Faced with a “natural deadline”, the Supreme Court on Thursday geared up for setting up a mechanism for appointment of ad-hoc judges in the high courts to reduce backlog of cases plaguing the judiciary.
The top court by referring to the “natural deadline” perhaps meant the retirement of Chief Justice SA Bobde on April 23.
The top court asked group of senior lawyers representing different high courts to hold a virtual conference among themselves to deliberate and prepare within a week a road-map on four major points which could trigger the initiation of appointment process like, what could be the percentage of pendency, how many ad-hoc judges could be appointed, how much could be the tenure of ad-hoc judges and what should the procedure be.
A special bench of Chief Justice SA Bobde and Justice Sanjay Kishan Kaul and Surya Kant said, “We don’t have much time. We are facing a natural deadline. We cannot hear each and every point as it will take enough time. It will be better if you all should hold a virtual conference among yourselves and deliberate the issues and submit a report by next Wednesday”.
It listed the matter for further hearing for April 15.
The bench was hearing a plea filed by an NGO Lok Prahari, seeking appointment of additional judges in the high courts under Article 224A of the Constitution in order to reduce the pendency of cases.
Article 224-A of Constitution says “…the Chief Justice of a High Court for any State may at any time, with the previous consent of the President, request any person who has held the office of a Judge of that Court or of any other High Court to sit and act as a Judge of the High Court for that State”.
The bench told senior advocates Arvind Dattar, R Basant, Vikas Singh and Ravindra Srivastava representing different high courts and are assisting the court in formulation of mechanism on the issue to hold the conference and formulate a roadmap to be finalised by the court.
“We want to tell you that we want to lay down some guidelines based on scientific mechanism by which if the pendency of cases go above a certain percentage or number, when the difference between disposal rate in comparison to rate of filing of cases goes above a certain benchmark, then the process of ad-hoc judges will get triggered,” the bench said.
It added that the tenure of such ad-hoc judges and the number of ad-hoc judges to be appointed will be proportional to the percentage of pendency.
“Higher the pendency in particular branches like civil cases or criminal cases or any other branch, the higher the number of ad-hoc judges will be appointed for longer tenure,” the bench said, adding that regular matters will be dealt by regular judges while ad-hoc judges will work in specific areas.
The bench said that a benchmark like red or yellow colour shall be made to denote that pendency of cases if goes into red will indicate to the chief justice of the high court to initiate the process of appointment.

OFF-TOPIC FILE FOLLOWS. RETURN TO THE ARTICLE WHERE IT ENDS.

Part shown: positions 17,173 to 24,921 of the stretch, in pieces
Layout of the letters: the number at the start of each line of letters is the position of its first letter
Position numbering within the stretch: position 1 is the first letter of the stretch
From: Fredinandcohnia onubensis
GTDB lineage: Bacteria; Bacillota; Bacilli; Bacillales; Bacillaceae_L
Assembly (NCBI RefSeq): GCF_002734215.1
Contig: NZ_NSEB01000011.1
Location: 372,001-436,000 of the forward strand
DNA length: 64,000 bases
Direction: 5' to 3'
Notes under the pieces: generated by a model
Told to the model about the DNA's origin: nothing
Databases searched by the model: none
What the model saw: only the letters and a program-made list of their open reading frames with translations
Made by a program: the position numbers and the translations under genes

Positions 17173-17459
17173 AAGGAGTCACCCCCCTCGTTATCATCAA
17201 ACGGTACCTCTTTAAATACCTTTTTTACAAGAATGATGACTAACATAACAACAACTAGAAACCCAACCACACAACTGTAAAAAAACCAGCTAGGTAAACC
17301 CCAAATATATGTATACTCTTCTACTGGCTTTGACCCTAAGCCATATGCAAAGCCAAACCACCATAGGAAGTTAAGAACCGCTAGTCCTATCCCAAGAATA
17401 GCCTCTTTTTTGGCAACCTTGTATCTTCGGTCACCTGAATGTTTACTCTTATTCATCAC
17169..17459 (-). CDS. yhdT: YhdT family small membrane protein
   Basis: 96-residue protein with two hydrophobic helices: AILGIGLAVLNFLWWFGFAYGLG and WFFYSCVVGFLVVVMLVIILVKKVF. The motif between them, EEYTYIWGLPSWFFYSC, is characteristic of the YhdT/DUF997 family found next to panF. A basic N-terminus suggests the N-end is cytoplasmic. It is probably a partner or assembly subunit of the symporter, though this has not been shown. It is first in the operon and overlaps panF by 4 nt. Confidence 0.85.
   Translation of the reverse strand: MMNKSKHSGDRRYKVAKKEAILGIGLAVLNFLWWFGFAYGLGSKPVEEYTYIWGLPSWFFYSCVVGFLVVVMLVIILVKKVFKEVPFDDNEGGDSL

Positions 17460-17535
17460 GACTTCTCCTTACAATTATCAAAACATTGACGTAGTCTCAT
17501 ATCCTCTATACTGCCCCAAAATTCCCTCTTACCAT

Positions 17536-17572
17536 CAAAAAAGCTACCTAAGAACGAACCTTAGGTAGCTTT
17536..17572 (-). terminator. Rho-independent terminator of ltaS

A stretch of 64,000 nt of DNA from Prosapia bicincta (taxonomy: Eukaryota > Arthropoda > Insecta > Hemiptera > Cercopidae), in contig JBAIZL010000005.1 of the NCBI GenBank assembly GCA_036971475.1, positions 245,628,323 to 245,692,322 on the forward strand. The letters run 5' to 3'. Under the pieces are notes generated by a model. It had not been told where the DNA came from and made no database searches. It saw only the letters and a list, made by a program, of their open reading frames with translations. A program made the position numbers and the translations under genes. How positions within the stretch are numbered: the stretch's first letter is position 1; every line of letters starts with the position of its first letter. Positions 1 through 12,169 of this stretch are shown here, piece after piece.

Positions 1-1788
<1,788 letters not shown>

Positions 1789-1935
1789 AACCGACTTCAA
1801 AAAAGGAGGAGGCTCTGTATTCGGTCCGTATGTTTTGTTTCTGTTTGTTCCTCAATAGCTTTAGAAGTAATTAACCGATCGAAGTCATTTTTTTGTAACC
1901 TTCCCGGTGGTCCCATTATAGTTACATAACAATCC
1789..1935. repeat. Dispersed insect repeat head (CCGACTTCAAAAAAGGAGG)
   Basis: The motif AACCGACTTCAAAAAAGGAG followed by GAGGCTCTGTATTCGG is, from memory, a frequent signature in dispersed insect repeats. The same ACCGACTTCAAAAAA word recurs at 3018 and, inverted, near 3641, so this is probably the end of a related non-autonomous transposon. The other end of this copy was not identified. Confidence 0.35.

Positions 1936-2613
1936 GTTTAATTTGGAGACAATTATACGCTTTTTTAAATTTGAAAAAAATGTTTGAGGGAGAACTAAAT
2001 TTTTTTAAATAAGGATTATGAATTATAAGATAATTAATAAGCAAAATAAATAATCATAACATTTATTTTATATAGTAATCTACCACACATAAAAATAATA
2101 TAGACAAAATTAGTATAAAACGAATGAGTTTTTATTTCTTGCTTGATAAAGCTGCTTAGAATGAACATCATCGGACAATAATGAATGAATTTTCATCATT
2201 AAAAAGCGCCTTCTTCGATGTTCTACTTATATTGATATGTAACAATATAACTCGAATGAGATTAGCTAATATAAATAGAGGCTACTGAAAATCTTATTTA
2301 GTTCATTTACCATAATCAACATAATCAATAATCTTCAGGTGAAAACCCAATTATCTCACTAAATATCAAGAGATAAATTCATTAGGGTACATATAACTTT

“The Chief Justice of the High Court will have a panel of retired judges from which they can be recommended for appointment as ad-hoc judges. This should be something scientific to prevent any arbitrariness,” it said.
Additional Solicitor General RS Suri, appearing for the centre said that although the government considers the issue as not adversarial its stand on the issue is that ad-hoc appointment of judges under Article 224A should be done only after regular appointment of judges is done.
This is the legislative intent, he said, adding that if all regular vacancies are filled up there will be no need for appointment of ad-hoc judges.
The bench asked Mr Suri to file an affidavit with the stand of the central government by next week.
Senior advocate Arvind Dattar, said that there should not be a normal route for appointment of ad-hoc judges like the process adopted for regular judges .
CJI Bobde said that the President is the appointing authority of judges and no decision can be taken unless Supreme Court collegium recommends the names to the Ministry of law and justice, which in turn forwards the names to the President.
“There is no other route, this is the only route”, the bench said.
The bench said that it understands the importance of collegium and the ministry to do check-up of the antecedents and for that purpose Intelligence Bureau is deployed.
“Competence, suitability and character are normally inquired. It cannot be said that it is unjustified. It cannot be that a person who has worked for years as a judge now need not go the same way for appointment as ad-hoc judge. Otherwise how will the President know his suitability,” the bench said.
Mr Dattar said there are other aspects like salary and allowances which needed to be determined for the ad-hoc judges.
The bench said that it has given a thought over it and came to a conclusion since salary and allowances are paid to judges from the consolidated funds, there will be no burden on public exchequer.
The CJI said that although pension will not be there but salary and allowances will be there otherwise no one will be interested.
The bench said that efforts should be made that appointments are done within a reasonable timeframe or the motive of appointment of ad-hoc judges stands defeated.
The CJI had earlier said that Article 224A of the Constitution is not being used and the court may lay down guidelines for appointment of ad-hoc judges, if the pendency of it goes beyond a certain limit.